There, she inherited the rich legacy of its founders—along with the reality of arts funding in America that had been so clear to Myers Brown: while many small, grassroots arts organizations have long been overlooked by the nation’s wealthiest philanthropies and individual donors, black dance companies have been neglected almost entirely. In keeping an influential but under-resourced community of dancers connected, and in providing new opportunities for professional development and artistic growth, IABD is filling a critical gap.
Malik Robinson, executive director of Cleo Parker Robinson Dance Company in Denver, Colorado, says that depending on companies like New York City’s Alvin Ailey American Dance Theater to pass along the legacy of black dance isn’t enough. “It’s too deep, it’s too rich,” he says. “And so you need to rely on these companies that are outside of New York, across the country, that are helping to keep the country connected.”
Indeed, IABD’s annual conference and festival has become the association’s signature event—and the largest gathering of the black dance community in the United States. With roughly 800 participants from around the world in attendance each year, the gathering showcases at least 30 dance companies in three days, allowing experienced and emerging artists to audition for leading ballet companies, to connect with people across the field, and to find work and training opportunities.
Its impact is being felt across generations.
Karen Arceneaux, a dancer, choreographer, and master instructor of the Horton dance technique at the Ailey School, attended IABD’s conference in 1994, when she was a young student from Louisiana, and says the experience set the tone for her career in dance.
“For a young black woman from the South who didn’t get to see much—all I saw was Debbie Allen on TV—but to get there and see all of these beautiful dancers, a lot of beautiful brown dancers, was amazing,” says Arceneaux. “[The conference] took me out of Louisiana and it opened up my mind to so much more.”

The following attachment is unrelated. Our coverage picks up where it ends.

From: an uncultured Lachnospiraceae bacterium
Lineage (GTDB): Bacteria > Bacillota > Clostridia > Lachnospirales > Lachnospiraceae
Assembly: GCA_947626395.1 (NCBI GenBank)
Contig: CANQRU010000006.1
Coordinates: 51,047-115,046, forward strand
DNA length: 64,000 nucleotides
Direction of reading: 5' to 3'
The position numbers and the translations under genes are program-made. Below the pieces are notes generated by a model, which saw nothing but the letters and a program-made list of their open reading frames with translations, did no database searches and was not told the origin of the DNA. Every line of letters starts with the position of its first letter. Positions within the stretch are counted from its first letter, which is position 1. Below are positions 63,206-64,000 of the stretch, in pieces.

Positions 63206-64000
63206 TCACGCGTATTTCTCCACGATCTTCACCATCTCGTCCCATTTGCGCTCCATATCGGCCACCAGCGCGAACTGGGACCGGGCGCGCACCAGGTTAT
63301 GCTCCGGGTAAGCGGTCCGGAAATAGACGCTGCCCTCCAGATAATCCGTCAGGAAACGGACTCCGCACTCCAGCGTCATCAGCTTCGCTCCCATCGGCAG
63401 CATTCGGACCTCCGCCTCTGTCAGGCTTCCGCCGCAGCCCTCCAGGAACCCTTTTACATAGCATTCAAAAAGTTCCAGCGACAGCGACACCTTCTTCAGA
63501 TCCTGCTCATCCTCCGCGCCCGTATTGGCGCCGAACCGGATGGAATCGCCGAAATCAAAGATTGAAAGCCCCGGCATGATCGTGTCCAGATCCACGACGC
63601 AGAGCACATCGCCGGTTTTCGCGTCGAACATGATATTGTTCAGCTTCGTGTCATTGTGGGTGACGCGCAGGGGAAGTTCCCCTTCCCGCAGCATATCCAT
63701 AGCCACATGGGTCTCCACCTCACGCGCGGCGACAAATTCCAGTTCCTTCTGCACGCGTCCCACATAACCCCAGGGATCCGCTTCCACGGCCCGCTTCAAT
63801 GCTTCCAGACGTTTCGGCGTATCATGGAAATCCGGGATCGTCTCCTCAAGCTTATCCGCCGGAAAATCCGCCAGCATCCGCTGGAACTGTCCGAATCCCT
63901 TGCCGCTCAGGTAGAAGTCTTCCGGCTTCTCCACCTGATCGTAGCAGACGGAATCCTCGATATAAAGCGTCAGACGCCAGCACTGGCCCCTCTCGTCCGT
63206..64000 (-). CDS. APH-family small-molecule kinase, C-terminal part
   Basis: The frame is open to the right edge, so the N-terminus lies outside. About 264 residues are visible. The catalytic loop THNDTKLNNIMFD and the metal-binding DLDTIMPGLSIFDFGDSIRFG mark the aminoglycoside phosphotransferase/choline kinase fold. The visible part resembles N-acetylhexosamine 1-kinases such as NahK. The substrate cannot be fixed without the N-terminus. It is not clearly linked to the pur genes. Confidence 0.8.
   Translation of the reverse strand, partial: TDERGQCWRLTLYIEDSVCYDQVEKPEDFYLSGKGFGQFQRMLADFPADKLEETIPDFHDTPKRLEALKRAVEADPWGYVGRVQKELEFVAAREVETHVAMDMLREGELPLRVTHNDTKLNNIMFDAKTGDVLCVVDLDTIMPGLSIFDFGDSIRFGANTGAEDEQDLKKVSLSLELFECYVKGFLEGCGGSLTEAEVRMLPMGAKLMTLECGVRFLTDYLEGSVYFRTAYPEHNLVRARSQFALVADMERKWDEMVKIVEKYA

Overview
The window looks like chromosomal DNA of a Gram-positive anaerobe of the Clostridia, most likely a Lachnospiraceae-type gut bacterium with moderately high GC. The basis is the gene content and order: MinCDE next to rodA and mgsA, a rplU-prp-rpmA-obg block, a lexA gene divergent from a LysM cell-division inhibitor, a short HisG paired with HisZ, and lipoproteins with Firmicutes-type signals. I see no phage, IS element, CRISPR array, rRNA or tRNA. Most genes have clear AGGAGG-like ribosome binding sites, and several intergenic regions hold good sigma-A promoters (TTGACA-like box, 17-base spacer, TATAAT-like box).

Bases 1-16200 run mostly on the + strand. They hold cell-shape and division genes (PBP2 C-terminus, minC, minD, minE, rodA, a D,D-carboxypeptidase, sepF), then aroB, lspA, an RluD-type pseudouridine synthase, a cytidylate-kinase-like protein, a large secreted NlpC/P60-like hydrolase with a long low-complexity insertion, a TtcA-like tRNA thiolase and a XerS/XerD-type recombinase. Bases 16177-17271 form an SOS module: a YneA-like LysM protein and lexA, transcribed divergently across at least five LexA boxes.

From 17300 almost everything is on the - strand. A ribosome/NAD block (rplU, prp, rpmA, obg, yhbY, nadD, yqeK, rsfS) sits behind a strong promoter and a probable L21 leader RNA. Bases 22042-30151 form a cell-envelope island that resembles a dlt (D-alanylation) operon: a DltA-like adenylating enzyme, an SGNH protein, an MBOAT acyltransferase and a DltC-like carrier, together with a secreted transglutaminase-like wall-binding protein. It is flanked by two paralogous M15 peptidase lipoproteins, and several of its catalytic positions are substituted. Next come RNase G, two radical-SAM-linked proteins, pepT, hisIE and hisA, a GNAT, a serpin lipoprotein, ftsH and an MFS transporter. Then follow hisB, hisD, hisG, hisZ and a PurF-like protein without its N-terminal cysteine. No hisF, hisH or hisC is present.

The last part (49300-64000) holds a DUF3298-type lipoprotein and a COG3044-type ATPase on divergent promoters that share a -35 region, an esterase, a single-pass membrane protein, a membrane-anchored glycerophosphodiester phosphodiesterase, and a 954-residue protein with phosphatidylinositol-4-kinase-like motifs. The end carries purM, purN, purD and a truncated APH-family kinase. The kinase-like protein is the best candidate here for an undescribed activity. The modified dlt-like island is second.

The IABD has received support from The Andrew W. Mellon Foundation as part of its Comprehensive Organizational Health Initiative (COHI), which aims to address funding inequity in the arts sector. COHI comes at a time when dance audiences are becoming both more diverse and economically important to the sector as a whole.
Through COHI, IABD and its five founding companies—Philadanco! The Philadelphia Dance Company; Cleo Parker Robinson Dance of Denver; Dallas Black Dance Theatre; Dayton Contemporary Dance Company; and Lula Washington Dance Theatre of Los Angeles—are currently receiving in-person support from consultants from the Nonprofit Finance Fund, the Mellon Foundation’s partner in COHI. Last June, IABD distributed $100,000 grants for operational support to each of the five founding organizations. Another 25 participating IABD member dance companies are receiving $10,000 grants as well as guidance and training online. IABD has branded its COHI activity MOVE: Managing Organizational Vitality and Endurance.
Meanwhile, its headquarters continue to grow, and as IABD continues to expand its vision, its original founder has no doubt about the association’s longevity. “IABD will survive because people need it and want it,” says Myers Brown. “We open doors. We set goals. We create opportunities that are emulated. And though our main interest is the black dancer, all of our companies are integrated.”
“If IABD did not exist,” Saunders Thompson explains, “the history, identity, and legacy of the individual and organizational contributions to black dance through dance artists, dance traditions, and company artistic/executive founders would be lost. Who would tell the narrative then?”